We first perform descriptive analyses to examine the longitudinal evolution of solo offending, co-offending, and violence at the aggregate level (Fig. 1 and 2). Co-offenses (cherry-red lines) account for most offenses in the data, also due to the classification choices discussed in the previous section. Their prominence is even more relevant for violent co-offenses compared to violent solo offenses (cherry-red solid line vs blue solid line). Both violent and non-violent co-offending peak just before age 30 and then decline, while solo offending peaks earlier in age, especially violent solo offending (around age 18–20; this is clearly visible in Fig. 2). The longitudinal evolution of all types of offending behavior presents some differences when compared to age-crime curve results derived on general offending samples, particularly regarding the consistent number of offenses committed during adulthood. When considering co-offending specifically (both violent and non-violent), we note how the co-offending rate (i.e., the distance of cherry-red lines from the gray lines of total crimes in Fig. 1) remains relatively constant with the age of organized crime offenders, a finding which differs from similar results for general offenders (e.g., Andresen and Felson 2010; Carrington 2002; Reiss 1988; Warr 2002).

Fig. 2
figure 2

Number of violent and non-violent offenses, co-offenses, and solo offenses (share by age over total)

Table 3 and Fig. 3 present aggregate results for the probabilities of committing violence, violent co-offending, and violent solo offending, considering different types of offending behavior in the previous offending period. Such results are derived from computing Markov transition probabilities on the entire sample, as outlined in Sect. 4.2. The conditional probabilities of committing violence demonstrate that at the aggregate level any violent offending in \(t\) increases the probability of violent offending in \(t+1\) (0.334 vs. 0.196). Violent co-offending in \(t\) increases the probability of violent offending in \(t+1\) more than violent solo offending (0.357 vs. 0.243). However, violent co-offending is about four times more frequent than violent solo offending (unconditional probability 0.156 vs. 0.04), and the two processes are largely independent: prior violent co-offending more than doubles the probability of future violent co-offending (0.321 vs 0.156), while prior violent solo offending only slightly increases it (0.163 vs. 0.156); conversely, prior violent solo offending doubles the probability of future violent solo offending (0.08 vs. 0.04), while prior violent co-offending slightly decreases it (0.036 vs. 0.04). We obtain equivalent results when computing transition probabilities between different years rather than offending periods (i.e., considering the probability of committing violence in \(t\) conditional on the offending behavior in the previous year); we refer the reader to Table A1 and Figure A1 in the Supplementary Materials for such results.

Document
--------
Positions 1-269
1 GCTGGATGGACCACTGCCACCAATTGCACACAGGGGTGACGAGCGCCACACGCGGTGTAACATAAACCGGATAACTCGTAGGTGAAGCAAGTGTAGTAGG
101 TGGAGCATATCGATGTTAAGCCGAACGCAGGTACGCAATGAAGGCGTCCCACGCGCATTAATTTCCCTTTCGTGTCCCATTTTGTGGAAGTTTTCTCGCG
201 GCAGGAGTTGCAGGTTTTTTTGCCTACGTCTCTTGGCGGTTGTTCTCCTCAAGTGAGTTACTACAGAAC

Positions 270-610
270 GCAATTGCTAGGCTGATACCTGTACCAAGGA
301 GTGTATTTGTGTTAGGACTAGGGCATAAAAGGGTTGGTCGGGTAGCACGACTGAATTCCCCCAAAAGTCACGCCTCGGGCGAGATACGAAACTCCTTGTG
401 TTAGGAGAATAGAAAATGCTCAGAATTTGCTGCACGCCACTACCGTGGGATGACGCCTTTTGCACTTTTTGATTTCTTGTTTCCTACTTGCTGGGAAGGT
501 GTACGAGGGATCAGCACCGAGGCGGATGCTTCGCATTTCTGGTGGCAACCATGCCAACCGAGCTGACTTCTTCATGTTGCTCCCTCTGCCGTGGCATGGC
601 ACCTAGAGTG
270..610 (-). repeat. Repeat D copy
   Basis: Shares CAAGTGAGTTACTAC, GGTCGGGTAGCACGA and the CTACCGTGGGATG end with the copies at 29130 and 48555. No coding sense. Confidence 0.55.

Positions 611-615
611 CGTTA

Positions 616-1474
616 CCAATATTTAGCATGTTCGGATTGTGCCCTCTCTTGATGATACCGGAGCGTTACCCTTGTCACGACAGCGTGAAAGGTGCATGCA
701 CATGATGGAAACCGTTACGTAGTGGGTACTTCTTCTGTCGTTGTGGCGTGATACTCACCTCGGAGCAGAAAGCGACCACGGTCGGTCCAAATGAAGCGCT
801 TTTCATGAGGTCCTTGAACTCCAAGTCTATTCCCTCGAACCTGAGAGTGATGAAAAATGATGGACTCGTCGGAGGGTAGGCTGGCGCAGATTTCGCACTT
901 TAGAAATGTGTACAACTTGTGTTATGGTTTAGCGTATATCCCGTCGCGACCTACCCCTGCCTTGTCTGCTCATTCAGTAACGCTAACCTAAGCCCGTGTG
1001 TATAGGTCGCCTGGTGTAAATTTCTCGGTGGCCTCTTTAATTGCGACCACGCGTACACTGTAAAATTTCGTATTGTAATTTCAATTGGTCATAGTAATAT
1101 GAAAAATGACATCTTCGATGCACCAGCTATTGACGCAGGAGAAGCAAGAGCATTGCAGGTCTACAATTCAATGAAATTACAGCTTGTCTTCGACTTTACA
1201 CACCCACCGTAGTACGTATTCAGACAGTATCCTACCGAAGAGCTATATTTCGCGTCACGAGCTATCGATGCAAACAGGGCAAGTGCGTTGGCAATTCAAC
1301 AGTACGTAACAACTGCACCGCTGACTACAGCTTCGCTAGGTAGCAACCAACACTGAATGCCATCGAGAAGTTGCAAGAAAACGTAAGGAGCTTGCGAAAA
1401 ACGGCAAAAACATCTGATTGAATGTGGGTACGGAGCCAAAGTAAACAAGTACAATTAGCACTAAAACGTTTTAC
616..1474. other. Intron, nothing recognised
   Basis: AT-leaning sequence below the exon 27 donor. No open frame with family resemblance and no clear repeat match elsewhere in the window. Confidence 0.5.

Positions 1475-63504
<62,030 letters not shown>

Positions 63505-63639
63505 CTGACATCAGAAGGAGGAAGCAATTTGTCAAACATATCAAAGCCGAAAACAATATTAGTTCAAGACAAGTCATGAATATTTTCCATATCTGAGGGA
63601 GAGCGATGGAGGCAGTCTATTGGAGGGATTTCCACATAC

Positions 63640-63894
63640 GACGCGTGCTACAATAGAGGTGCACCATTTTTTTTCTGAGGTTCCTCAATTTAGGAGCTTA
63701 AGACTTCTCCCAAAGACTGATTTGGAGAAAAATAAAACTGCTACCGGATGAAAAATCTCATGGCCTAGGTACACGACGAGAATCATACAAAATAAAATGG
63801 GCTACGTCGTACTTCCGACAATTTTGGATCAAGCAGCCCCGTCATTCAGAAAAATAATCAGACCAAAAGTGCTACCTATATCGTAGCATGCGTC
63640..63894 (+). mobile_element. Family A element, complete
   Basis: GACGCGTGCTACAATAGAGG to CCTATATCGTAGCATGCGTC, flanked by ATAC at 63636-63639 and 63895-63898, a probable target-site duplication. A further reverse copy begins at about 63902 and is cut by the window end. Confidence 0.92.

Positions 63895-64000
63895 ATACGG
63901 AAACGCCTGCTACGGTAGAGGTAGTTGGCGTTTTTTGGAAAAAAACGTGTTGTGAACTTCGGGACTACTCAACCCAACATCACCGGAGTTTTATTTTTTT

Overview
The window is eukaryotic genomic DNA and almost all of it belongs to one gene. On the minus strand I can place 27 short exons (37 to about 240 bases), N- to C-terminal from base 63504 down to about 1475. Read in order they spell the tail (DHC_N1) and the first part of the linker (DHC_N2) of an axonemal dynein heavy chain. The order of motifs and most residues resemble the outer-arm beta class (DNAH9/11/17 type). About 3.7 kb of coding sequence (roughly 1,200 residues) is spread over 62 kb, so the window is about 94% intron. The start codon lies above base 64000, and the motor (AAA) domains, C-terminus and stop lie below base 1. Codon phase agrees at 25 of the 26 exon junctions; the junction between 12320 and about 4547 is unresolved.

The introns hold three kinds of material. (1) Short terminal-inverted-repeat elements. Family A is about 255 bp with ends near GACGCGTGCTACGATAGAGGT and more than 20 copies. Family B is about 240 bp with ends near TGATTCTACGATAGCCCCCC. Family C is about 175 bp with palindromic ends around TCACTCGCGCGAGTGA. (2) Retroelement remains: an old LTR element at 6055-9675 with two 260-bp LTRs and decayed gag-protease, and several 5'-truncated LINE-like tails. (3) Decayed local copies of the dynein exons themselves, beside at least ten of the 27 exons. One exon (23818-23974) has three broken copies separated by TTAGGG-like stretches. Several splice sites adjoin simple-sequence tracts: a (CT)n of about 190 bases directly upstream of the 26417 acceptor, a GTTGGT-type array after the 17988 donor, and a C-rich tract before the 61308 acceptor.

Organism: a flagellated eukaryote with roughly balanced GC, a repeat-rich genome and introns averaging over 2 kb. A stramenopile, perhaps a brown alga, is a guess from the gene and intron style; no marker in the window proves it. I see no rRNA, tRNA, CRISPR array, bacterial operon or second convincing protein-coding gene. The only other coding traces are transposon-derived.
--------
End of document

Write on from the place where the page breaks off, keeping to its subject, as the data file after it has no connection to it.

Table 3 Probability of committing violence, violent co-offending, and violent solo offending, conditional on different offending events in the prior offending period
Fig. 3
figure 3

Probability of committing violence, co-offending violence, and solo offending violence, conditional on different offending events in the prior offending period

As suggested by Fig. 1 and 2, violent solo and co-offending vary over the life course. As other factors beyond age may impact the probability of violence (e.g., the offending frequency, the individual tendency towards violence), we turn to the results of the dynamic random effects probit models to disentangle these effects.Footnote 10

We start by reporting the results of models explaining violence in \(t\) by considering distinct types of violent behavior in \(t-1\) and \(t-2\) (Table 4).Footnote 11 Committing any violence in \(t-1\) has a positive impact on the probability of violence in \(t\) (Table 4, first model). However, considering violent offending in \(t-1\) only, violent co-offending has an effect than is nearly three times stronger than violent solo offending (Table 4, second model): the estimated Average Marginal Effect (AME) of committing violent co-offending in \(t-1\) only on the probability of violent offending in \(t\) is 0.142, meaning that, compared to offenders who did not engage in violent co-offending in \(t-1\), those who did are 14.2 percentage points more likely to commit a violent offense in the next period (SE = 0.008, p < 0.001). Conversely, in comparison to individuals not committing a violent solo offense in \(t-1\), those who did are about 4.9 percentage points more likely to engage in violence in the next period (SE = 0.011, p < 0.05).Footnote 12 A violent first offense, earlier onset, and younger age in \(t\) also increase the probability of committing future violence.

Table 4 Dynamic random-effects probit models for the probability of committing violence

The effects of prior violence persist beyond the previous period: compared to the baseline of no violence in both \(t-1\) and \(t-2\), we find a statistically significant and positive effect for any violent offense in \(t-2\), although smaller than for violence in \(t-1\). Furthermore, the impact of previous violence is cumulative, as engaging in violence in both previous periods doubles the probability of committing violence. Events in \(t-1\) have a stronger effect even in the model unpacking violent co-offending and solo offending in the previous periods, which confirms that previous violent co-offending has stronger impact than prior violent solo offending. Overall, violence is a persistent process with long-lasting effects.Footnote 13